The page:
Gyorgy Sandor opened Maryland University's Piano Festival Recital Series last night with an uncommon event, an all-Bartok centennial, the concert included the most famous of the solo works, the sonata and the Allegro Barbaro, and a miscellany of dances and folk song arrangements.
While Bartok's fame as a collector of folk music rests solidly on much of this music, his fame as a composer who enjoys a wide public is due more to the great orchestral and chamber works.
There is little in this music that is endearing and much that becomes repetitive when heard all at one time. But the music is singularly representative both of a period in which driving rhythms were a fundamental fact of life and of a composer who made a unique contirbution to the literature of the piano.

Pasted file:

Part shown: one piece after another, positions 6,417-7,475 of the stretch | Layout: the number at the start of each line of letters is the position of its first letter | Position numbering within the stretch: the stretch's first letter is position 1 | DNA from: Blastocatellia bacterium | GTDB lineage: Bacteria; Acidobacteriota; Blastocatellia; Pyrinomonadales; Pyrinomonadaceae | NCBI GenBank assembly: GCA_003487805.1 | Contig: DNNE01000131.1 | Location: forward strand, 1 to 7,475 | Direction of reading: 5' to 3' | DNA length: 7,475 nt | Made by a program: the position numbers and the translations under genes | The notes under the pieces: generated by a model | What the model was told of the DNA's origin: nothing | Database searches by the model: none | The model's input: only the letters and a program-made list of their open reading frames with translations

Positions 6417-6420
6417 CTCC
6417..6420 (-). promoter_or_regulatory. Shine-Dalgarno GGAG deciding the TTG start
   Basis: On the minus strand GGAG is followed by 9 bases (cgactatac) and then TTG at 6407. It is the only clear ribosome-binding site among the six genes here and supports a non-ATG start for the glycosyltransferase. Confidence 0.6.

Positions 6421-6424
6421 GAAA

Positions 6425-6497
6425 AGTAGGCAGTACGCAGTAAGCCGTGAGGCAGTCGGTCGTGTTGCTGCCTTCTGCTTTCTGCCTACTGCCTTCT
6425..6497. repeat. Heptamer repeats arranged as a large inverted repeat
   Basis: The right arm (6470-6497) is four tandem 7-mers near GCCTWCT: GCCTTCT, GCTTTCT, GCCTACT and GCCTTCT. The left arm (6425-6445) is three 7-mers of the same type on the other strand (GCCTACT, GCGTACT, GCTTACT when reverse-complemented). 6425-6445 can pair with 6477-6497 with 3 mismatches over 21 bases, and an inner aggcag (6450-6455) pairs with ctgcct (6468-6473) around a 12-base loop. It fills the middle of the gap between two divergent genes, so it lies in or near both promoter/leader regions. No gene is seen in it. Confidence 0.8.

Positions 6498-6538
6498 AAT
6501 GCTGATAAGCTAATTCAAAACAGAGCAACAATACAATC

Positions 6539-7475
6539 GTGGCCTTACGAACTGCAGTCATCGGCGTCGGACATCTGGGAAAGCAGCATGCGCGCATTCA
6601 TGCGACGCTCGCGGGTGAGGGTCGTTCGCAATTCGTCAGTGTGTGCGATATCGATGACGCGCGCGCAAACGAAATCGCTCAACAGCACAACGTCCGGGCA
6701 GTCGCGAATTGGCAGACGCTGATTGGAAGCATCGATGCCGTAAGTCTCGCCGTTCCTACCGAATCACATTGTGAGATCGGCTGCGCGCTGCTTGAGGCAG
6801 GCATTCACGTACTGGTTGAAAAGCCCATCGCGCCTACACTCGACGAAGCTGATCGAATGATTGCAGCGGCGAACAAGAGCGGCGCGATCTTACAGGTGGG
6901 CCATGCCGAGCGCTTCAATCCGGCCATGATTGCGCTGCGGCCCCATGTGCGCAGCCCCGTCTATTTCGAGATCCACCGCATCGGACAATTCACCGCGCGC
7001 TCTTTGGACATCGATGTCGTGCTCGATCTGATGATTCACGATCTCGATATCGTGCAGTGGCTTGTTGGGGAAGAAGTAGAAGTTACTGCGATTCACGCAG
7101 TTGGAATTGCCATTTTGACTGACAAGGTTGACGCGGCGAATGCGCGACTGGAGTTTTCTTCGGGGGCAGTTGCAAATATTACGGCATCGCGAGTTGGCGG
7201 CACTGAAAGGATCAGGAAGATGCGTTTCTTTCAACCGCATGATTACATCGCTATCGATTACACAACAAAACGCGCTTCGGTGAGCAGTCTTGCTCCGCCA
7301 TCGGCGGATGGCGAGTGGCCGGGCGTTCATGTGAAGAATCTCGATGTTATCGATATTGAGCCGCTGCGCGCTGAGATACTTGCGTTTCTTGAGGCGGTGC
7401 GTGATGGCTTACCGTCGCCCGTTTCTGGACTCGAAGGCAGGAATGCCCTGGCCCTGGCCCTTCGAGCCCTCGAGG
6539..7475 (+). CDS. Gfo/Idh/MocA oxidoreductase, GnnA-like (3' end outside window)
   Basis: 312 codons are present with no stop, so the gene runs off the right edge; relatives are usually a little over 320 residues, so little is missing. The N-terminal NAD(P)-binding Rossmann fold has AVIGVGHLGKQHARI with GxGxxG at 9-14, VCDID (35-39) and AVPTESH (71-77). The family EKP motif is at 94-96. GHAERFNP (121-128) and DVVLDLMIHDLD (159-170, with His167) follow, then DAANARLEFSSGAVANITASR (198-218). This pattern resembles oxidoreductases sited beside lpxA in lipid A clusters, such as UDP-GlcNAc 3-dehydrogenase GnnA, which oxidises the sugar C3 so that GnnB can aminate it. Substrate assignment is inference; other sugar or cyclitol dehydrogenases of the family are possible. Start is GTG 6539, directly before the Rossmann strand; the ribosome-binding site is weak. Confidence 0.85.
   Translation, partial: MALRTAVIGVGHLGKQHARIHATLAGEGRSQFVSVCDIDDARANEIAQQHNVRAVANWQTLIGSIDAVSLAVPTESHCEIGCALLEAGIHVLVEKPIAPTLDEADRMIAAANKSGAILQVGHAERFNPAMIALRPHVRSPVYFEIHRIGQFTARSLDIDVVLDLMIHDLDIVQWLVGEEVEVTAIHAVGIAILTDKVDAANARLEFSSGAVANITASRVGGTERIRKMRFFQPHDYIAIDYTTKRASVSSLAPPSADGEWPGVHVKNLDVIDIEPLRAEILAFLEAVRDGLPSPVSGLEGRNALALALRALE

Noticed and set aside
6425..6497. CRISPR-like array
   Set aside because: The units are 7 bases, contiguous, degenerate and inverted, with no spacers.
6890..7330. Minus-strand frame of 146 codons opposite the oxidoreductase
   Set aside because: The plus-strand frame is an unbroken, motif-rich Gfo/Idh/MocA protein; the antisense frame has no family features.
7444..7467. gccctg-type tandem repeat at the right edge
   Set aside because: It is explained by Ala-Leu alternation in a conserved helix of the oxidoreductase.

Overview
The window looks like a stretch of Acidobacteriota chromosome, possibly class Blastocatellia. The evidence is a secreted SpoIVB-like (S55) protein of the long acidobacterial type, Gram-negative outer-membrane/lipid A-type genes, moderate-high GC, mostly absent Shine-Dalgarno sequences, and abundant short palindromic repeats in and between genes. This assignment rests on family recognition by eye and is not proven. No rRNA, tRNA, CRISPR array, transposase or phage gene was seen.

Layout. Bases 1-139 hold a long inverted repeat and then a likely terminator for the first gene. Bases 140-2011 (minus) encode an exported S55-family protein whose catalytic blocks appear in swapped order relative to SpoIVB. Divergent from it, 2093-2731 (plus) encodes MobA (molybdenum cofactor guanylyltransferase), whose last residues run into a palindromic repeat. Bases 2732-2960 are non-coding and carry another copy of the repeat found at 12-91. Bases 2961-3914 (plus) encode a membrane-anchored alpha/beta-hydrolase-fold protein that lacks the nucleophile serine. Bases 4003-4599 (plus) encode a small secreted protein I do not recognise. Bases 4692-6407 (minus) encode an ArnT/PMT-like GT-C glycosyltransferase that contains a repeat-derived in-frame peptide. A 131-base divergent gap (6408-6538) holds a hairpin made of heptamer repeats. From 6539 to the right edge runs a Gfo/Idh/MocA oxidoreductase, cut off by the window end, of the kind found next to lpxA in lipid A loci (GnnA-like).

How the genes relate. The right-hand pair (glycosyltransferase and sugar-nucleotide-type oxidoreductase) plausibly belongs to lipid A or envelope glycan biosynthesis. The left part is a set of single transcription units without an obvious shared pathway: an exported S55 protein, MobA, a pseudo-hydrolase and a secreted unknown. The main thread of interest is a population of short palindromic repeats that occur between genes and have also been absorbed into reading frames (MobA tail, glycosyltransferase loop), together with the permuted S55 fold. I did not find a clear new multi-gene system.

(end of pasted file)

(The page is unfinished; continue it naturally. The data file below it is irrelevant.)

Sandor has spent a lifetime of study and performance with this music and plays it with an authority in touch and style that is unique. He has the reiterated motor figures under firm control and sends the shooting outbursts to the top and bottom of the keyboard with astounding accuracy. He uses a fascinating variety of finger attacks, often playing key melodies with downward thrusts of stiffened fingers. Nothing in the concert was more effective than his performance of the Dance Suite in Bartok's own revision of the music written originally for orchestra, of which Sandor gave the world premiere in 1945, the year of the composer's death.